More on backing up and restoring the Registry
In a previous page I outlined some general procedures for the important task of backing up and restoring the Windows Registry. In this article, I will present some procedures in more detail and discuss when to use various possible backup methods. Note that many Registry settings are user-dependent so each user account may need its own backup.
As discussed previously, System Restore is an easy way to back up the Registry and on many systems is done automatically every day. However, System Restore backs up much more than just the Registry and cannot be used specifically for the Registry itself or for individual parts of the Registry. Also, the restore points that are created reside on the main hard drive and cannot be used to help fix a system that will not boot. While System Restore is very useful (I have used it many times), it is also wise to have alternate methods of backup and these are discussed next.
The Emergency Recovery Utility NT (ERUNT)
A freeware program that is widely used for Registry backup is called the "Emergency Recovery Utility NT" or ERUNT. This program allows a Registry backup to be placed on another drive or location. It works in Windows XP, Vista, and 7. Like any system utility, It must be run with administrator privileges. The program author recommends turning off User Account Control (UAC) in Windows Vista and Windows 7 but I have had no trouble using the "Run as Administrator" entry in the right-click context menu.
As the figure below shows, the dialog box for ERUNT gives you a choice of where to store your Registry backups. The backup folder that you choose will also contain a file ERDNT.EXE that is the executable that is used to restore a backup. Note that this file must reside in the same folder as the backup.
ERUNT comes with many command-line options and can be set to back up the Registry on a regular schedule. ERUNT can be used in scripts but because of UAC in Vista/7, scripts would have to be configured in these systems to run with administrator privileges. Detailed information on how to schedule or use ERUNT in scripts is at this link. The information describes various command-line switches that are available. There is also a site with answers to Frequently Asked Questions. How to run daily backups using ERUNT in Vista is described at this link.
A distinct advantage of the ERUNT restoration is that it can be run from an external emergency boot disk. If a system will not boot because of a corrupted Registry, it provides a way to fix the problem. One widely used emergency boot disk that includes ERUNT is thee Ultimate Boot CD for Windows.
Backup Utilities included in Windows
Each version of Windows includes some sort of backup utility. (It has to be installed separately in Windows XP Home.) In XP, the backup contains an option for the "system state" that includes the Registry together with some other files. Personally I have found the XP backup facility to be lacking and I gave up using it. I think there are better ways.
Windows Vista and 7 have better backup facilities but they no longer have the "system state" option. They are aimed at backing up individual files or the entire computer. A backup for the Registry per se is not included. To specifically back up the Registry or parts of the Registry, the Registry Editor can be used in all versions of Windows and its application is discussed next.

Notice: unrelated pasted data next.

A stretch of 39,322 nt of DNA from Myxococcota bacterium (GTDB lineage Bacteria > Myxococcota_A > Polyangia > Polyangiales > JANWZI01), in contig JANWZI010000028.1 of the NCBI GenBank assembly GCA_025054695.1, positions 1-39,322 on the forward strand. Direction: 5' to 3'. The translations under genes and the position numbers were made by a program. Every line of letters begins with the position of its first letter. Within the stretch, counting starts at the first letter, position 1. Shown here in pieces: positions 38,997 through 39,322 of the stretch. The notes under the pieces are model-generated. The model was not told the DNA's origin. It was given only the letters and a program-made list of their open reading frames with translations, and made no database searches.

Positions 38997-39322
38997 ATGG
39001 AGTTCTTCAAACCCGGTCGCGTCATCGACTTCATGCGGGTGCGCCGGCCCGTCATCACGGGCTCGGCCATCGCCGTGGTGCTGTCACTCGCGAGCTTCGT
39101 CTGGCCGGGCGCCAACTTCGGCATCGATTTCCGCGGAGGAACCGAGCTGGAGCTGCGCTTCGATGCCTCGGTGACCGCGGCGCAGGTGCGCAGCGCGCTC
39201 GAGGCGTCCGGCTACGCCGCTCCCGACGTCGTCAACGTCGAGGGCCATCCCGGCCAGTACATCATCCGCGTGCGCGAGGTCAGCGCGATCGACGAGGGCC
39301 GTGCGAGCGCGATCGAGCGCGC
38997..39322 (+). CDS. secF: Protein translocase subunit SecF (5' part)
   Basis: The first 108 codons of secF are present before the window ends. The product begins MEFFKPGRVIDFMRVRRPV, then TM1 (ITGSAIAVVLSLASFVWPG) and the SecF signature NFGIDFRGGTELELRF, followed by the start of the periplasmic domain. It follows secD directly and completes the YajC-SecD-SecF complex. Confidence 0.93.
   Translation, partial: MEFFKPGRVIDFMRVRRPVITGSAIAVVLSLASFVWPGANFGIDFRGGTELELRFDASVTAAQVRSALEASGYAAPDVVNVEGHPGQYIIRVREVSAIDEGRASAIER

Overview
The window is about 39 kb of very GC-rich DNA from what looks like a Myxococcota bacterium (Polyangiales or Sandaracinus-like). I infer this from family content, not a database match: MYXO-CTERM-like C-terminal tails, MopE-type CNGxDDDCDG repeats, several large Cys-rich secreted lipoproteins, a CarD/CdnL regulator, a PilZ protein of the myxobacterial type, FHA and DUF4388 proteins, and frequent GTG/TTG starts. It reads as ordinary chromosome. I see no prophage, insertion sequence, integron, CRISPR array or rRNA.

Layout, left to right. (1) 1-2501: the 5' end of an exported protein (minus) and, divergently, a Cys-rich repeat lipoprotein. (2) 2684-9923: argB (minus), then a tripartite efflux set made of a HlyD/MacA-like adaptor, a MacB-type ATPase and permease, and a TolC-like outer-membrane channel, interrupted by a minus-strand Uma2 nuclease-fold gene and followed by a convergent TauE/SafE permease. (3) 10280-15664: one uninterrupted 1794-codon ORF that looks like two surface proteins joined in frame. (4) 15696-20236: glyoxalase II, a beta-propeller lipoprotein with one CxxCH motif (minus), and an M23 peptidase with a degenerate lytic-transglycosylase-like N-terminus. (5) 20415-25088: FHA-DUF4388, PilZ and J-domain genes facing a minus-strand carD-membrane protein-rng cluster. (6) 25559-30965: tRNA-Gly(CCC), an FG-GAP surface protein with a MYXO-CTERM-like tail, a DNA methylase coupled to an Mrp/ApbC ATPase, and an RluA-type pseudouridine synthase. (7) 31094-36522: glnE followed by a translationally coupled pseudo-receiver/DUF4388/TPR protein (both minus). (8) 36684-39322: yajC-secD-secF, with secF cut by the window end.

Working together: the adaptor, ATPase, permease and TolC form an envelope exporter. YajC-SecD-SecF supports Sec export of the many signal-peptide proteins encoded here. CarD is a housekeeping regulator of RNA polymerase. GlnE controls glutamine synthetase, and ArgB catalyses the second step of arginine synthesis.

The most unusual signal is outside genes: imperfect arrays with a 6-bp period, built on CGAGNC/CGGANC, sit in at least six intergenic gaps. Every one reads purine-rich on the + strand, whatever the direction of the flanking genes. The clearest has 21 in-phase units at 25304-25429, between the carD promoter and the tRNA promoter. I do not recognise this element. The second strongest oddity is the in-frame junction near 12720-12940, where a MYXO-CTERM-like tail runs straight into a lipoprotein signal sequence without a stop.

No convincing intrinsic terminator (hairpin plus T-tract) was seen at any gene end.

Using the Registry Editor (Regedit.exe) for backups
As mentioned previously, the Registry Editor (Regedit) has an export function that provides for backing up individual Registry keys or even the entire part of the Registry that is available to Regedit. (A great deal of the Registry is not accessible for security reasons.) There are two relevant formats, one in text and one in binary. The text format (REG files) s best for backing up smaller parts of the Registry, for example before editing a sub-key. The binary form is good for backing up entire root keys, or hives, as they are called.
Note that restoring Registry keys with REG files merges the contents into the Registry and does not delete anything that may have been added since the creation of the REG file. Binary hive files, on the other hand, delete all pre-existing entries when imported. The binary files are also considerably smaller than REG files. However, REG file can be very substantially compressed by zipping them.
To create either a REG or a hive file go to the Registry file menu ( shown on the right) and choose "Export.." A dialog box will open with the various options for saving an export file. The lower part of the dialog box is shown in the figure below. In the "Save as type" line, a dropdown menu lists the various possible export file formats. Only the top two, REG and hive files, are relevant for most PC users. To restore a Registry key or hive with a backup hive file, use the "Import" function. REG files can be merged into a Registry by right-clicking the file and choosing "Merge".
Using the Command-line to back up and restore the Registry
Regedit.exe provides a graphical user interface for manipulating the Registry but there is also a command-line utility with a similar name reg.exe that is a powerful and versatile way to manage the Windows Registry. For example, REG files can be exported or imported using the command line and entering (with actual values for the KeyName and FileName):
REG EXPORT KeyName FileNameand
REG IMPORT FileName
The various features of this command and details of backing up and restoring the Registry are discussed at commandwindows.com. The command prompt is sometimes the best way to restore a corrupted Registry that is causing trouble booting Windows. Windows Vista and Windows 7 full installation discs (not restore discs) generally provide access to a command-line facility.
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